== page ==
Apps on your phone can order a pizza, book a flight and call up transportation, and the typical user has no idea what a hybrid mobile app is versus any other offering in an app store. However, if you're asked to create a new mobile app, do you know how to choose between a native app vs. hybrid app?
Developers build native apps using a given platform's language and tools. For iOS devices, developers use Objective-C or Swift with Xcode. For Android devices, developers turn to Java with Android Studio. Specific business needs will dictate whether both versions of an app are created concurrently or consecutively. When one team of developers works on the apps simultaneously, it can prove difficult to understand two distinctly different languages and processes.
Answer the following questions to choose between native app vs. hybrid app:
- What platforms will meet business and user needs? If you're looking at a hybrid app vs. native app, both are supported by iOS and Android. So, if a web application is the only other platform for the app, then hybrid provides more flexibility and reuse than native designs. If smartwatches, TVs or other devices also run the app, then native is a better fit.
- What native, built-in device features does the app require? Take stock of what the app must access, including messaging, GPS, camera, reminders, push notifications, contacts, calendars or any other feature. Native applications guarantee access to every feature, while it is case by case for hybrid designs. Make sure hybrid framework options align with requirements.
- What type of app do you want to build? Some app categories tend to be either native or hybrid. Mobile game developers typically use native to provide the best possible performance and access to device features. Enterprise app designers tend to work with hybrid software for greater code reuse and to open more platforms with less time and expense. Look into how other apps in your industry are built.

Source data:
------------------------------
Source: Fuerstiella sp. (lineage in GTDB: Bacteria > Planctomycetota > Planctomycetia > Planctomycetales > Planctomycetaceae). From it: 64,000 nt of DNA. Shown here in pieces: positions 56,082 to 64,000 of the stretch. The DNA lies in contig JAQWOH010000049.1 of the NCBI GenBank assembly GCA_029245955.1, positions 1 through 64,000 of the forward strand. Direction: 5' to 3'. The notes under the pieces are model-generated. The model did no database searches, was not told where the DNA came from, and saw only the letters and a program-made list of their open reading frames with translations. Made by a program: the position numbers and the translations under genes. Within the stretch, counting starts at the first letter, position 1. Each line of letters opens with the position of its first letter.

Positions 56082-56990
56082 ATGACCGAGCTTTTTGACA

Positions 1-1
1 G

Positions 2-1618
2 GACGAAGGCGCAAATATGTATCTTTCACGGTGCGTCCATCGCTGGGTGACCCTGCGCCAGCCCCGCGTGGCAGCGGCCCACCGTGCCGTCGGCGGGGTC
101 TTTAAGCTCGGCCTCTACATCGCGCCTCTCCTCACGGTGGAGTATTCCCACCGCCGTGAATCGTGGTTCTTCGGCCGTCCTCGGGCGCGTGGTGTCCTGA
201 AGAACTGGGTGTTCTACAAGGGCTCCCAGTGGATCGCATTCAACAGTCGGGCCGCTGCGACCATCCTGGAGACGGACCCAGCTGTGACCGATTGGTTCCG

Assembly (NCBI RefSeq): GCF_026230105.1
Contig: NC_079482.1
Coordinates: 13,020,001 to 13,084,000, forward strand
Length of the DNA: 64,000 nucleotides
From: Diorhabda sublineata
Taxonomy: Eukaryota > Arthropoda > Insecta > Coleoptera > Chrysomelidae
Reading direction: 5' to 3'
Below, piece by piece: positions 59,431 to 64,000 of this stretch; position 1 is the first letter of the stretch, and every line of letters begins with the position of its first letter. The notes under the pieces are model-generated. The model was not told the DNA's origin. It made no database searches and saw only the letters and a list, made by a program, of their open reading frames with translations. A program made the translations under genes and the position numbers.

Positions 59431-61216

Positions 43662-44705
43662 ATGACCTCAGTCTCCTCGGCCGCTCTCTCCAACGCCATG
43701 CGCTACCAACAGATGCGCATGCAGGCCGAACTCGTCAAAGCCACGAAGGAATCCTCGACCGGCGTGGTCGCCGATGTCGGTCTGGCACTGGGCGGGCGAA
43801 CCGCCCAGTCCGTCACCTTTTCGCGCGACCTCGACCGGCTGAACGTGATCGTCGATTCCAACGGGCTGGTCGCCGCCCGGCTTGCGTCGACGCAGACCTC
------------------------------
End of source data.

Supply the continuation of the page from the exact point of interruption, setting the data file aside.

Types of hybrid apps
If hybrid ultimately is a better fit for the app, there is still one decision: native wrapper with Android WebView or a mixed native build?
Since 2009, frameworks and tools from providers such as PhoneGap (formerly Apache Cordova), Ionic and Sencha have provided native wrappers. They serve as webpages through WebView. Native wrappers are the fastest method to release an app on multiple platforms but come at the cost of performance and offline access is not available. The UI does not match the native components, and the app has limited access to device features.
In 2015, React Native, NativeScript and Xamarin debuted as frameworks and tools to create a complete native app by the final build. During development, these tools still use web technologies. They bridge WebView's performance shortcomings and make offline content accessible. When there's no connection, most native features are available, and the UI can adapt to each platform. These tools help one team to create iOS and Android releases concurrently without as many resources as for fully native app development and with more universal languages.
There is no one right choice between native app vs. hybrid app. The right choice for each developer depends on understanding current and future needs. In your own case, determine what the future state will require, and the right decision should become clear.